Prospero's master plan... or is it Ariel's?

Tuesday, October 25, 2011
As we continue to read through the Tempest, Prospero is looked at as the mastermind and ultimate power behind the plot and the island. Yet, as the play progresses it is left to ask if Prospero is really calling any of the shots. It really seems as if his sidekick, Ariel, is really the one causing all the action.

   In the beginning, Prospero asks Ariel:

"Hast thou, spirit, perform'd to point the tempest that I bade thee?"

   Then, Ariel responds "To every article." and describes in detail the fierce storm.

This seems to have Prospero's plans written all over it. However, did he plan out any of the rest?

   After assuring Ariel's servitude to him, Prospero tells her simply:

"Go make thyself like a nymph o' the sea: be subject to no sight but thine and mine, invisible to every eyeball else. Go take this shape and hither come in't: go, hence with diligence!"

That's it. No special instructions except to make herself like a nymph and invisible. What she does, however, is quite a bit more, such as leading an enchanted Ferdinand into a soon-to-be-enchanted Miranda. For this, Prospero says:

"At the first sight, they have changed eyes. Delicate Ariel, I'll set thee free for this."

and then questions if this is really the best plan:

"They are both in either's powers; but this swift business I must uneasy make, lest too light winning make the prize light."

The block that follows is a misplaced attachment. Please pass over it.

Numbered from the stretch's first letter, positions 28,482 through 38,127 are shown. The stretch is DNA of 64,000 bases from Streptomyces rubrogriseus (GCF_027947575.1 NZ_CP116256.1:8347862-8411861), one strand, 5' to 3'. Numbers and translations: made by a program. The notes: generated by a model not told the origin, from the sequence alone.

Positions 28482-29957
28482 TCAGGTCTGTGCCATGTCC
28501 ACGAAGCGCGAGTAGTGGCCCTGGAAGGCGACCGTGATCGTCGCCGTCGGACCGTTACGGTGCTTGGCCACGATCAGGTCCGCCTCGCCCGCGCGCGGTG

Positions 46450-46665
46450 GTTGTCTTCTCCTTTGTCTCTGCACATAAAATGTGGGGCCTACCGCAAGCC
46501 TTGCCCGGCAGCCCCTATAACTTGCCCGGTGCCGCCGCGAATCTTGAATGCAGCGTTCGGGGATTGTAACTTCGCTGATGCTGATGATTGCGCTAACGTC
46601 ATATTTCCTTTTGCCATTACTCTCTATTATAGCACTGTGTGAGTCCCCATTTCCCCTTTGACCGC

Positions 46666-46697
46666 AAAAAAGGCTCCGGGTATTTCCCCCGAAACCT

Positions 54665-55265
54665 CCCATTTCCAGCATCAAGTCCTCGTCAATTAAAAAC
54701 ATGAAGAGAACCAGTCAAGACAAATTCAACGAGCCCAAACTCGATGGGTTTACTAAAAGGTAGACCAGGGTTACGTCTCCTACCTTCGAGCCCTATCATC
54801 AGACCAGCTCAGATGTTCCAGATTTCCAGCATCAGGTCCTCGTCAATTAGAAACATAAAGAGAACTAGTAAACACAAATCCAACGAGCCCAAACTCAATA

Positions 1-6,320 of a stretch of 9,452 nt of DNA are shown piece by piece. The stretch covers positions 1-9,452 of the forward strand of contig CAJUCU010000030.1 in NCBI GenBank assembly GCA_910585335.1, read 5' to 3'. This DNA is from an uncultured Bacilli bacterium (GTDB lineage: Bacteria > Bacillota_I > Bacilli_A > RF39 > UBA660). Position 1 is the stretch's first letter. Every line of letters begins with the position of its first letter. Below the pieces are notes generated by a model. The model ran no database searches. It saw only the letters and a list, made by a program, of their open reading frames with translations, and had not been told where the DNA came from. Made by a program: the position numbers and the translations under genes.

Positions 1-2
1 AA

Then later Prospero seems to be watching over all when before Ariel saves Gonzalo and Alonso she says:

"My master through his art forsees the danger that you, his friend, are in; and sends me forth- for else his project dies- to keep them living."

Yet, after she wakes them and is confident that they are safe, she says:

"Prospero my lord shall know what I have done: so king, go safely on to seek thy son."

These points lead to me questioning if Prospero really knows what is going on. If he could really see the danger of Gonzalo and Alonso, then wouldn't he have seen what Ariel did? Why then was she going off to report? Does Prospero really tell Ariel backstage exactly what he wants her to do, or does he just tell her general acts? Maybe Ariel just goes the extra mile in everything in order to get freed for her service. Either way, I don't think Prospero knows exactly what he's doing, but is sometimes sitting, waiting for Ariel to act and will then respond to however her actions pan out.


  1. Justin Walter said...:

    It seems like Prospero knows what is going on...or at least is willing to roll with the punches. Maybe Shakespeare is telling us that absolute power doesn't always mean absolute control, or maybe he's talking to us about free will, or how all of our actions tie back into God's plan. Also, I miss that show. Nice reference.

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